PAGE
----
"We've been using as much of the Google Cloud ecosystem as we can," says Yair. "The products integrate very well, and the platform as a whole works well in a multi-cloud solution. And if we need to, we can run everything from Google Cloud Platform itself."

Multi-cloud resilience, rock-solid stability

With the adoption of GCP, Trax has built a resilient multi-cloud infrastructure capable of meeting the demands of the company's growing success without disrupting the stability of the platform. For Yair, a multi-cloud solution means having the best of both worlds. "We had to think carefully about the implementation, but it means we can now get the right tools for the right job and have the flexibility to integrate with multiple vendors and marketplaces," he says.

Working with retailers means that Trax's platform has to perform at a much higher capacity than before. A typical consumer brand might have 2,000 products, which Trax's platform would have to learn and recognize from images. A retailer, by comparison, might have around 60,000 products, all of which have to be captured, processed, and learned by the recognition model. Today, Trax technology easily handles more than a million images every day and recognizes almost a billion products every month.

"From a business point of view, Google Cloud Platform has been vital for achieving our strategic goals of reaching more retailers. We have a stable, robust multi-cloud infrastructure that also meets the commercial needs of our customers. We can address the market in a much better way than before."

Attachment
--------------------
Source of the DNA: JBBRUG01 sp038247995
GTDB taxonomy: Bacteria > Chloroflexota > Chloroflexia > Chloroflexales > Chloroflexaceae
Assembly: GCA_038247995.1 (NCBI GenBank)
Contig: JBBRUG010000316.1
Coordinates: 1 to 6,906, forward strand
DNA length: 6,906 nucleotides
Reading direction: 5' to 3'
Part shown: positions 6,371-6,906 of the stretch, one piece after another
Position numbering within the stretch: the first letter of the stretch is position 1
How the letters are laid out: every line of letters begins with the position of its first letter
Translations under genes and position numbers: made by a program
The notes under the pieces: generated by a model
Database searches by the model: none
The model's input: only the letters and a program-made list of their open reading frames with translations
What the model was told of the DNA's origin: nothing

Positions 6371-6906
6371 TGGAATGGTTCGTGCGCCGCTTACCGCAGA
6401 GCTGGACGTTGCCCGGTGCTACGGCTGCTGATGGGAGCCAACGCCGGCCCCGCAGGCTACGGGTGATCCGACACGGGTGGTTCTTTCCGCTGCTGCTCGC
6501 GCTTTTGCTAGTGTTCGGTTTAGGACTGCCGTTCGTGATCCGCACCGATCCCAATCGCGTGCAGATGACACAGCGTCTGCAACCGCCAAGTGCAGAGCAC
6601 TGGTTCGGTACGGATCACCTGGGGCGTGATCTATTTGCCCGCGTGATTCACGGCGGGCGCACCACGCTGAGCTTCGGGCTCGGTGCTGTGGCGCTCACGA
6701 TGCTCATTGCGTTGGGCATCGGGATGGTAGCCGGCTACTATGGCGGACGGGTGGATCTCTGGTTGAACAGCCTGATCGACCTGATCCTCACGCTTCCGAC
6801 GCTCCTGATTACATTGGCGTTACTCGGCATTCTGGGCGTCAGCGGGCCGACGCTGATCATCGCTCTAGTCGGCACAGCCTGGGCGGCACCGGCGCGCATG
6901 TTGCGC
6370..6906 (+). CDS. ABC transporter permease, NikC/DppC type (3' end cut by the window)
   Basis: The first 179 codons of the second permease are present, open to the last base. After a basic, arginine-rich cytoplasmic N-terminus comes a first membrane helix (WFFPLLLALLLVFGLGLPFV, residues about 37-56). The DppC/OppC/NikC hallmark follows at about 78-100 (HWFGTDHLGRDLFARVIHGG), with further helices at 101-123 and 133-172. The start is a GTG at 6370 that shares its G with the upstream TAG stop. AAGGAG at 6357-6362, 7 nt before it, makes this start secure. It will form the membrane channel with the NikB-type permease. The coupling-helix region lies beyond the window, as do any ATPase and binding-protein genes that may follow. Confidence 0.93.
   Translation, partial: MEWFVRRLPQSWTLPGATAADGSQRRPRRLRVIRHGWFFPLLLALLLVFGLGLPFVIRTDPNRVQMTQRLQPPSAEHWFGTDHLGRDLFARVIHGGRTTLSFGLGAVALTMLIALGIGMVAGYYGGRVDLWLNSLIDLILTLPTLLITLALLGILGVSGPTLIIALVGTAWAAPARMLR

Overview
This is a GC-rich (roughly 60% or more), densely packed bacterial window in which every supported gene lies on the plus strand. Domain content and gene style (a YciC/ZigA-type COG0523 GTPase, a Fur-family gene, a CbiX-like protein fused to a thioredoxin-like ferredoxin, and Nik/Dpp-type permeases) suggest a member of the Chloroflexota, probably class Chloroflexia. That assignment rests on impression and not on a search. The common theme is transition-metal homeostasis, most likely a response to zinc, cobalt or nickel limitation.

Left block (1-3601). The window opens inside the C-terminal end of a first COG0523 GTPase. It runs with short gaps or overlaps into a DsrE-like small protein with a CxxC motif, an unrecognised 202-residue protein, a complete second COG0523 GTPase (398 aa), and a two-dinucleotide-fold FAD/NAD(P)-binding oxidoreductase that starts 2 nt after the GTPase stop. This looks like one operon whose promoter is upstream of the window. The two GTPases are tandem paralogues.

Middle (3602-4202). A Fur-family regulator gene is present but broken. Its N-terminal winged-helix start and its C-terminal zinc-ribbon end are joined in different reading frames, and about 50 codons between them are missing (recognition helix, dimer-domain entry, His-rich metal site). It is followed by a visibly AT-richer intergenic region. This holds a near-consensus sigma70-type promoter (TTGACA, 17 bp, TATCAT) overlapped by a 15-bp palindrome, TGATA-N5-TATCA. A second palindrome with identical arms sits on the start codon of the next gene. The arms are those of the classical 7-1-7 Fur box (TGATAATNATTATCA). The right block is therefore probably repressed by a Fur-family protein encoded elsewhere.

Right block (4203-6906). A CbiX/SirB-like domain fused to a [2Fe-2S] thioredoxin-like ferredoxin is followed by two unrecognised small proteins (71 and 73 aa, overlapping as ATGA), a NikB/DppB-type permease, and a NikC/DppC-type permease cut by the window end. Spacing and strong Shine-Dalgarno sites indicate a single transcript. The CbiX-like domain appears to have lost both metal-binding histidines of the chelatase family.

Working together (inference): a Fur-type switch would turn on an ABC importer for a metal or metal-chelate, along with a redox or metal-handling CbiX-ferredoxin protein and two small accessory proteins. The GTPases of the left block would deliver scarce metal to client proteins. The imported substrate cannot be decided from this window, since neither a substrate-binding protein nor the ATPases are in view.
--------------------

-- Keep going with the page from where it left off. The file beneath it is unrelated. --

Paulina Fogel, VP of Strategic Alliances, Trax

As well as stability, GCP also gives Trax the flexibility and ease of use to scale quickly if it needs to. For instance, if a brand starts a new promotion that involves repackaging its products, Trax has to gather new images, retrain its AI recognition models, and then redeploy those models back into its products. With GCP, Trax can now add resources such as compute power and memory on demand to respond quickly and effectively to its clients' needs.

"From a business point of view, Google Cloud Platform has been vital for achieving our strategic goals of reaching more retailers," says Paulina. "We have a stable, robust multi-cloud infrastructure that also meets the commercial needs of our customers. We can address the market in a much better way than before."

Trax continues to look for new improvements and products for its clients. The company has been incorporating IoT devices into its processes and is also exploring augmented reality. Trax's close relationship with Google Cloud has been key to navigating the way forward as it experiments with new products such as Google Cloud IoT and Google ARCore, as Yair explains:

"The partnership with Google Cloud has been very important for us, in terms of access to new products and working with the product team," he says. "As well as the technical partnership, Google is a great company to work with in general. Our cultures fit very well with each other."

About Trax

Trax is a world leader in computer vision solutions for retail, ranking in the Top 25 Fastest Growing Companies on Deloitte's Technology Fast 500 list. The Trax platform enables tighter execution controls in-store and the ability to leverage competitive insights to unlock revenue opportunities at all points of sale.

Industries: Retail & Consumer Goods, Technology
Location: Israel